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Car air-bag recall

Discussion in 'The Pub' started by A boy named Sue, May 21, 2015.

  1. Kevlar vest
  2. First be thankful you haven't needed the air bag yet.

    A good case for when something for nothing is a bad thing
  3. I actually feel safer knowing that all those drivers are now afraid to crash...
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  4. Check the ACCC website to see if your car is subject to a recall. Toyota, Nissan and Chrysler are all acting so if yours is affected it should appear.

    Whether you need to contact the original dealer depends on how traceable the car is. If you're the first owner and still at the same address you should be getting notification . The more hands the car's been through or the more changes of address you've had, the harder it will be for Toyota to find you, and it. I'd probably be giving them a call anyway (or Toyota Australia) so that someone, at least, knows where the car is.

    Mind you, the scale of the thing is unprecedented. Even the Ford/Firestone debacle in the US doesn't come close.

    In the meantime, don't crash.
  5. It's not a common occurance though is it? But if you are worried, you could simply pull the fuse in the meantime.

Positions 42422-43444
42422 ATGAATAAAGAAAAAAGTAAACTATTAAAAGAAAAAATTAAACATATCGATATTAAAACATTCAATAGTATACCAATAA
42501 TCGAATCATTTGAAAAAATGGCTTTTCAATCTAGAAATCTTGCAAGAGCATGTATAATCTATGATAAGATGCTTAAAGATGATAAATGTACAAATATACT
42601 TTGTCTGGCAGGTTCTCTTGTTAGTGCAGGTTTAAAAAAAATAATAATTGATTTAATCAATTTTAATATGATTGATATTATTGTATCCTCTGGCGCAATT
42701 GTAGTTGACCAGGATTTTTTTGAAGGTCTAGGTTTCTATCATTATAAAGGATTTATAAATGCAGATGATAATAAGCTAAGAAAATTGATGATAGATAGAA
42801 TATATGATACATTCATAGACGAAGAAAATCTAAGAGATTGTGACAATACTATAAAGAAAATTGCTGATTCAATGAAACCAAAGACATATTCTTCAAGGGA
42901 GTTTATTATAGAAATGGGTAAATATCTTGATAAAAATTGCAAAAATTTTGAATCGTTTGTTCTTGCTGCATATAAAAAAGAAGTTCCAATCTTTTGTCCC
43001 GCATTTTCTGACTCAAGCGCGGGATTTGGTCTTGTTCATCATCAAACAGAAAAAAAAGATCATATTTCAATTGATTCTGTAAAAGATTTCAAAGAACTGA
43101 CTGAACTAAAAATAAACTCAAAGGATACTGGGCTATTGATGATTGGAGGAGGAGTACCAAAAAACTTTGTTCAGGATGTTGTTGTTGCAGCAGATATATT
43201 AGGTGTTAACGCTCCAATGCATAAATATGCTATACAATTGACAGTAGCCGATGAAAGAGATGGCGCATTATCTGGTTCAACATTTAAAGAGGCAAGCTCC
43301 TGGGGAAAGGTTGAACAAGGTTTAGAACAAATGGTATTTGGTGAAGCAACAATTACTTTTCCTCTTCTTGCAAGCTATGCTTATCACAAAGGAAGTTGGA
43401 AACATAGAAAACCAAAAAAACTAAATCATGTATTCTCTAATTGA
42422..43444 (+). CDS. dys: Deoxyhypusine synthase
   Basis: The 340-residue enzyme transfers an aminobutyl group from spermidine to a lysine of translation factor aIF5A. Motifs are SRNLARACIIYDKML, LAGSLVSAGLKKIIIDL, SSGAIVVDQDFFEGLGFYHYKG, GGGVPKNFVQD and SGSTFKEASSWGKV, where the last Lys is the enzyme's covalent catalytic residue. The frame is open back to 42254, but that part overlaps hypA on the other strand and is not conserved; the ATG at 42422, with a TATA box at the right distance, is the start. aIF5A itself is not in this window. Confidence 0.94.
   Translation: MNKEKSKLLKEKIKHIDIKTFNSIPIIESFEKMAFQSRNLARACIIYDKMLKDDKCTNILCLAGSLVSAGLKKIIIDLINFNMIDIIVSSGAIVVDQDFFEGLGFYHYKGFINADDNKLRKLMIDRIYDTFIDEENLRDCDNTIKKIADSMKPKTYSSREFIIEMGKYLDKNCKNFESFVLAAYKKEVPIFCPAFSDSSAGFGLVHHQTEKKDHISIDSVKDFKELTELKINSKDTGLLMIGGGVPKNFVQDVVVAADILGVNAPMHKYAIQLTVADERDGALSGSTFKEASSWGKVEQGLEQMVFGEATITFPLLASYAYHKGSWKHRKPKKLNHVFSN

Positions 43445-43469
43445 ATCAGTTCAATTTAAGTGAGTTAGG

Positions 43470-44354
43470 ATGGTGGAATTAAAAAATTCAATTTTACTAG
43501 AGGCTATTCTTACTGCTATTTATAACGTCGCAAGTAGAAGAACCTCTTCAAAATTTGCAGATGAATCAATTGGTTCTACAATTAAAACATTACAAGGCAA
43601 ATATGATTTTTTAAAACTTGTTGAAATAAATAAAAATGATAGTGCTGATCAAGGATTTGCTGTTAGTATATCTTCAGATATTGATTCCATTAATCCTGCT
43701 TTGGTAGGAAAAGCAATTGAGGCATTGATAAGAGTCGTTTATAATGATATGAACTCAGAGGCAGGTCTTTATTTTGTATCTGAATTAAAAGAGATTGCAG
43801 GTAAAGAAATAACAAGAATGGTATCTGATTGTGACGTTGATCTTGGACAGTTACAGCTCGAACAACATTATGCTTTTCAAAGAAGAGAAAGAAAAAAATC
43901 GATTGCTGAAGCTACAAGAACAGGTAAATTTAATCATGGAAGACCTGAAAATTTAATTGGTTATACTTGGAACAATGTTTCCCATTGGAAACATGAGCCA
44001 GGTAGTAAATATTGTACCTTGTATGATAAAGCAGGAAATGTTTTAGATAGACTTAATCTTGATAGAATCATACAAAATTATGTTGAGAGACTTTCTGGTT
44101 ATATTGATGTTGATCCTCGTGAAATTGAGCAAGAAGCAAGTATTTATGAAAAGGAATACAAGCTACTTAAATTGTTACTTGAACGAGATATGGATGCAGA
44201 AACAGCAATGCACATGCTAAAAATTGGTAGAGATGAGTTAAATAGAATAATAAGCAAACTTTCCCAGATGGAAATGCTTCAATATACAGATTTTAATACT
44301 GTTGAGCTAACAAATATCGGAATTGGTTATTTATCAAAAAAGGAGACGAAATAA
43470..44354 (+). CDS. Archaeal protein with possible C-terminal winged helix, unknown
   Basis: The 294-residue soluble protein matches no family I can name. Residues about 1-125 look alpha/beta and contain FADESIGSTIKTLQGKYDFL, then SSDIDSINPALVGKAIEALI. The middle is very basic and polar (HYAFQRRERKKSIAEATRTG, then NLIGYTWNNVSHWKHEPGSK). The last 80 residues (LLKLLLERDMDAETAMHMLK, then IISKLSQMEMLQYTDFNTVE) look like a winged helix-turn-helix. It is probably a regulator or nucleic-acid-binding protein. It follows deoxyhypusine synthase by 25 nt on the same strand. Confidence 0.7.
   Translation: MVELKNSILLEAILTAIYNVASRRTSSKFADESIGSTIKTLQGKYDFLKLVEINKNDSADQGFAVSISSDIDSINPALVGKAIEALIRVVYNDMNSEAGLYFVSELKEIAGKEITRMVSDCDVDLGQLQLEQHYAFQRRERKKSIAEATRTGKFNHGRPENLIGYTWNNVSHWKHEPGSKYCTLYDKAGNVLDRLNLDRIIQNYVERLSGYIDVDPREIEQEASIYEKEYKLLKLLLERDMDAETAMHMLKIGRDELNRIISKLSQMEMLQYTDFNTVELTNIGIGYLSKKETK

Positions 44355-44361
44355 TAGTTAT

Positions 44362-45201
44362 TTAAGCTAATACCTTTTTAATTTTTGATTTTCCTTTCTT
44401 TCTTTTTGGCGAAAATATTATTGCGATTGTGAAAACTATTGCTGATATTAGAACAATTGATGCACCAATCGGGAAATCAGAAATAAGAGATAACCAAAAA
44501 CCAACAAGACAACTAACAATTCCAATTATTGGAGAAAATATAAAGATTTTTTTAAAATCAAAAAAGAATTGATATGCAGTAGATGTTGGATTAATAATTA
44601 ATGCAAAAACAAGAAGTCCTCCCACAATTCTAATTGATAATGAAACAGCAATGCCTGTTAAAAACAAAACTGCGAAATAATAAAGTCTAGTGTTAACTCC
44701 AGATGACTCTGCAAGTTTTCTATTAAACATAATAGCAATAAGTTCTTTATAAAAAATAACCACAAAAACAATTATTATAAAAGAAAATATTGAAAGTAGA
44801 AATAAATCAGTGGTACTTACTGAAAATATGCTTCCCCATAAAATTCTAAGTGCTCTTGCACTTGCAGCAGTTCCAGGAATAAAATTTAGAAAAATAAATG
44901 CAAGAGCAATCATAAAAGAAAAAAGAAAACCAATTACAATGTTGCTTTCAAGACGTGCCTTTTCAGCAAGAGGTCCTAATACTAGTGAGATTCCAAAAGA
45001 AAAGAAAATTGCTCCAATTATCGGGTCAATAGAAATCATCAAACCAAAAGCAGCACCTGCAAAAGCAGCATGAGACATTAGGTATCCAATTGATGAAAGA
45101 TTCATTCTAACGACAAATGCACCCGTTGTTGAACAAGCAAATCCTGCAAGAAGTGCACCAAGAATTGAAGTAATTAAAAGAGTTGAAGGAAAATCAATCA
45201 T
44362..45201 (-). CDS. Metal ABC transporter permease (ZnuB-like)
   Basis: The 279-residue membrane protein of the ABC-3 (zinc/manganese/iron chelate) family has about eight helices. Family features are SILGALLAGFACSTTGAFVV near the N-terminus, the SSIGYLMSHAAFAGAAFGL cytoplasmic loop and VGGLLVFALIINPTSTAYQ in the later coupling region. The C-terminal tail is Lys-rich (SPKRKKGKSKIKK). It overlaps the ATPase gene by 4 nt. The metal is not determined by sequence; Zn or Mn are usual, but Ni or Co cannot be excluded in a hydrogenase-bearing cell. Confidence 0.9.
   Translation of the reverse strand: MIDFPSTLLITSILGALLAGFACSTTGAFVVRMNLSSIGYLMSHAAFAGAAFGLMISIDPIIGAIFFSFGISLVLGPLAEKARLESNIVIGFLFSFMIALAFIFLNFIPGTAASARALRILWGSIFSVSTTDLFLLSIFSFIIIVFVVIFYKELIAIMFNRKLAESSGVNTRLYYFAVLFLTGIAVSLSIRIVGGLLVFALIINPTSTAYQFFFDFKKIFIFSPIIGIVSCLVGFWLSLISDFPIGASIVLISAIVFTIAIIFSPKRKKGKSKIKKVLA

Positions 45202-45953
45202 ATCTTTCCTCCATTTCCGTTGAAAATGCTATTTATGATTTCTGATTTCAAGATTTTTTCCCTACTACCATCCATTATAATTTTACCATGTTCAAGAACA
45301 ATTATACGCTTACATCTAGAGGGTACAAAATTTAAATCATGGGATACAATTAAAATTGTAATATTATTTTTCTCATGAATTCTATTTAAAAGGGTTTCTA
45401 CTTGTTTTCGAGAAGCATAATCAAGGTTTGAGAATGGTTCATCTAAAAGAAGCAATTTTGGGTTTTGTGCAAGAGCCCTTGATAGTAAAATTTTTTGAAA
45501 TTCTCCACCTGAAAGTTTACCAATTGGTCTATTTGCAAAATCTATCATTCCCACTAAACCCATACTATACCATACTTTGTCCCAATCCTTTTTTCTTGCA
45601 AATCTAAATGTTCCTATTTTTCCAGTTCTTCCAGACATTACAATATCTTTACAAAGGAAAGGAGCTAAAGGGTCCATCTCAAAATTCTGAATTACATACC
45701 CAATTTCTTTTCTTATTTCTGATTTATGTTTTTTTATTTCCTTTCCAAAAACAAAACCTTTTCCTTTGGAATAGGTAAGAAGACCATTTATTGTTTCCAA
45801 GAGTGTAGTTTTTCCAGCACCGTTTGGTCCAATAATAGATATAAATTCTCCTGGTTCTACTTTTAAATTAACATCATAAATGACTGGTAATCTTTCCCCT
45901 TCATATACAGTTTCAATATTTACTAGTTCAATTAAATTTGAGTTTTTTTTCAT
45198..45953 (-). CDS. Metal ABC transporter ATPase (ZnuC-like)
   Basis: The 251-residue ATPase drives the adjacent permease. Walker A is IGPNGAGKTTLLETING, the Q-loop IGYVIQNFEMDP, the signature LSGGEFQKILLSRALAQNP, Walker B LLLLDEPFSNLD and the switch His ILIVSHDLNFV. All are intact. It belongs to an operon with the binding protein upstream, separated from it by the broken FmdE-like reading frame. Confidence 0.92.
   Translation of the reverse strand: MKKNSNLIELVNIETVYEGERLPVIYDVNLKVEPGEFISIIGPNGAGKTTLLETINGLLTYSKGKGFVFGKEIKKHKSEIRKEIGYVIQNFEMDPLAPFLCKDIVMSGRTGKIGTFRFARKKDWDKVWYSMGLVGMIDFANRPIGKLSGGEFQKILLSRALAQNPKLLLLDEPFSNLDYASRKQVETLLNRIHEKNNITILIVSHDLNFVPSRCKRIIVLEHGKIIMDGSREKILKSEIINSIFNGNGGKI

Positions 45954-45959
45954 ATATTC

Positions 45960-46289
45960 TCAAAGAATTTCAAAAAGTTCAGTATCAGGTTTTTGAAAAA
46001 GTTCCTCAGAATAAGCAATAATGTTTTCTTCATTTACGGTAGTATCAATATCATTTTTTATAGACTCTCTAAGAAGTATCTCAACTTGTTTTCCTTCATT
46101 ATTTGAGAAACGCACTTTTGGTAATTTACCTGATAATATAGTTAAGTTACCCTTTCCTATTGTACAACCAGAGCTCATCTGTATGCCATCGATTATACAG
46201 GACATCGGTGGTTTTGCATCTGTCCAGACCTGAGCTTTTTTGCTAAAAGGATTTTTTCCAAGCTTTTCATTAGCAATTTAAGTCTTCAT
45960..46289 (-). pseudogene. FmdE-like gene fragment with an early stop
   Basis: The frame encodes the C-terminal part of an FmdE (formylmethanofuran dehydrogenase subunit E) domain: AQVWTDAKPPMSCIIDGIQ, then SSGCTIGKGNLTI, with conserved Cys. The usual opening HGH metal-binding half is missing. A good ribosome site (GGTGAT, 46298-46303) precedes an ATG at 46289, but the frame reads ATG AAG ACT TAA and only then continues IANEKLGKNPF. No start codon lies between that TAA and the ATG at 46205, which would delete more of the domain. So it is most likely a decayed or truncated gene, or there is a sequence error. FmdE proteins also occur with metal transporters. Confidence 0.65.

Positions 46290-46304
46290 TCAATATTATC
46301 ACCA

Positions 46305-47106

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  6. I'd wait a while before taking it in, wouldn't want to get a rushed mechanic making a cock up.
  7. I disagree, get it booked ASAP. Given the size of this, it could be a year before you get in. And it's not a difficult job for a mechanic, only the manufacturer.
  8. Takata is saying in returned airbags, about 1 in 100 has uncontained* shrapnel...

    do you feel lucky? how many times have you triggered an airbag on your life? :D
  9. The news I saw was saying no parts available until next year and it wil take two years for them to manufacture enough parts. They also had someone on who declared that deactivating the airbag makes the vehicle unroadworthy.

    Standard Netrider advice applies I guess (as above): don't crash.

    Having said that, I don't think there have been any occasions of death or injury in Australia. I would guess there would be relatively fewer deployments because they're designed under the assumption the occupant(s) are wearing seat belts.
  10. I read the fault had something to do with water leaking into the explosive charge. 7 years parked outside in Parkes NSW (with the dew point normally about 30C less than the ambient temperature) probably dried things out pretty well.

    FWIW original owner and less than 50k on the clock (mostly in the country)...any offers? ;)
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